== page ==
The great boat race

When I was young, we used to go to the beach each year for  our annual holiday at a small town on the coast. The place we went was popular and attracted regular holiday-makers from all over the country.

The town is situated next to a large (almost) enclosed lagoon which fills to the high water mark twice each day when the tide is in. There are two large islands in the lagoon, and our house was on one of these. The lagoon has no rough water, is largely quite shallow and has few dangerous currents – an ideal place to learn to sail, swim and fish, and we did plenty of all the above.

Frequent local beach goers got to know each other over time, and, as most of us were kids, we were always assured of plenty of playmates. One particular holiday, someone came up with the idea of having a boat race!

A checklist of all the vessels we could gather together included a:
– few canoes
– small yacht (to be skippered by my brother – aged in his early teens)
– larger yacht (skippered by someone’s dad, and crewed by one of his offspring and my sister)
– small runabout (with a tiny temperamental, seagull engine, the latter tied securely to the painter of the boat. It had a tendency to come loose and flip off the transom and into the water. The rope ensured that if this happened, it could be hauled back into the boat, fitted back on the transom, cleaned up and put back into service!)

Small blue yacht going well!

My dad, with his larger, reliable boat was commissioned to be the referee, and ferry for the smaller kids who could not manage a vessel on their own.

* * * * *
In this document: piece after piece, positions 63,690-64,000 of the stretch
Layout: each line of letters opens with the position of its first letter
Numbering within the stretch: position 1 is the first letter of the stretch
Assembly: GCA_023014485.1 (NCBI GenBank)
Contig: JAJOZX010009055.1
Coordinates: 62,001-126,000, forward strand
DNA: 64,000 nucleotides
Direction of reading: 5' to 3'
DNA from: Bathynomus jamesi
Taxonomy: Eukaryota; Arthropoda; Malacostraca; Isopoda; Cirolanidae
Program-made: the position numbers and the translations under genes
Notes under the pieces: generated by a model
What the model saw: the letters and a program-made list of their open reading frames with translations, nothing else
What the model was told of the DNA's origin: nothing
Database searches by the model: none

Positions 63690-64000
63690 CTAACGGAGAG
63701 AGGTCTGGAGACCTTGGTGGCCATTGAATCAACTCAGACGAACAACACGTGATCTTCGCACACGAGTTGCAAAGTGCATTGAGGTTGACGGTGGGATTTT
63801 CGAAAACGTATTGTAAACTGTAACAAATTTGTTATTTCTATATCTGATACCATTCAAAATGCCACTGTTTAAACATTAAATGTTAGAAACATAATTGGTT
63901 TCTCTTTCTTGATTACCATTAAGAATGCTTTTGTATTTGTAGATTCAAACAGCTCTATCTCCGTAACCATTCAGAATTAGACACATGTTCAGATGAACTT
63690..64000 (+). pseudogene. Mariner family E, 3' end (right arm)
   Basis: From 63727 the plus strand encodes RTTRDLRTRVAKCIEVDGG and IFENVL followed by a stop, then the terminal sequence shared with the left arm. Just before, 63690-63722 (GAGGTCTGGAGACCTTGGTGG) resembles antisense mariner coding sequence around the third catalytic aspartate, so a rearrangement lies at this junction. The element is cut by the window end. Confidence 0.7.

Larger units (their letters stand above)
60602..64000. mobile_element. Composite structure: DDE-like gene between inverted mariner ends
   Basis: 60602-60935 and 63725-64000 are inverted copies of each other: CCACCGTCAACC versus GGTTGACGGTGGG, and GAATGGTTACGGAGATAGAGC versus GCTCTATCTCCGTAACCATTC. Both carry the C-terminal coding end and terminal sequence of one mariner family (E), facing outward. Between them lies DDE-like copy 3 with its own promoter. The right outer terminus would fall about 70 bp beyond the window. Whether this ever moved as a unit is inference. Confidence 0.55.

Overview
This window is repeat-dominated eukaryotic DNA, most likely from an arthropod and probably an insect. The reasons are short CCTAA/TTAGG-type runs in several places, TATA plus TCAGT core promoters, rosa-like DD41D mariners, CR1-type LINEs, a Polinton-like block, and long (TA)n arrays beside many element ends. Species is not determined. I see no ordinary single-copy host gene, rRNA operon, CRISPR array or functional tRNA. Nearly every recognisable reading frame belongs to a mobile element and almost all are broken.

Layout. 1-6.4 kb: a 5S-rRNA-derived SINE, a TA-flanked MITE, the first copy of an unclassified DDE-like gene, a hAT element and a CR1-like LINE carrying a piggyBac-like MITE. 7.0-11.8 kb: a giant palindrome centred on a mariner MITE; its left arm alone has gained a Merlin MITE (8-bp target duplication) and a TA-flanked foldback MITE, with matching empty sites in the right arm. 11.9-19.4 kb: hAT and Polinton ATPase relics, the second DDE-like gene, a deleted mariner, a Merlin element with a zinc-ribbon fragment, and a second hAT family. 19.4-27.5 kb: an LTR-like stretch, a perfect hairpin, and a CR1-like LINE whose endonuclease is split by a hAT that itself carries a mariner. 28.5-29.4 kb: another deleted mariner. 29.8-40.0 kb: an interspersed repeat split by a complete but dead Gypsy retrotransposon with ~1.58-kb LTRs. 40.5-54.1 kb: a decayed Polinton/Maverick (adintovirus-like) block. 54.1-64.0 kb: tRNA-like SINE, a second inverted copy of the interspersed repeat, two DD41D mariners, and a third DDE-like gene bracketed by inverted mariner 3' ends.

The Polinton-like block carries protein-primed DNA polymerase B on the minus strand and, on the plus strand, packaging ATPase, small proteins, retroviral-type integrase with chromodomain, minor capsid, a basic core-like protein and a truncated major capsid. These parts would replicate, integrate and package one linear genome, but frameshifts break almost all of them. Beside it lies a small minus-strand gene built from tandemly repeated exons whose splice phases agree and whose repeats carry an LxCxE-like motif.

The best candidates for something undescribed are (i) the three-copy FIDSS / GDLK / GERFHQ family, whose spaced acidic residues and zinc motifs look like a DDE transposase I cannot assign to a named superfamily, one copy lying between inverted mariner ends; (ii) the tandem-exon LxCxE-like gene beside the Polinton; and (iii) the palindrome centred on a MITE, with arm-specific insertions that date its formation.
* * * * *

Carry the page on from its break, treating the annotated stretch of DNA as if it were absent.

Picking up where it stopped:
Everyone finally away and the referee boat standing by

The route was chosen and the participants handicapped according to their mode of propulsion and their age. I had the self appointed job as photographer with a small analog camera at my disposal.

The canoeists did well in this regard and were given a sizable head start 🙂 The yachts were becalmed frequently – the breeze being barely discernible and highly unreliable for the duration of the race. The seagull engine purred away happily around half the course before doing its thing – coming loose and flipping itself into the water. Unperturbed, the master mariner (another brother) just sat patiently and waited for the referee boat to give him a tow back to shore.

The smaller yacht won the day, but we all had such fun. It went down in my recollections as a favourite day.

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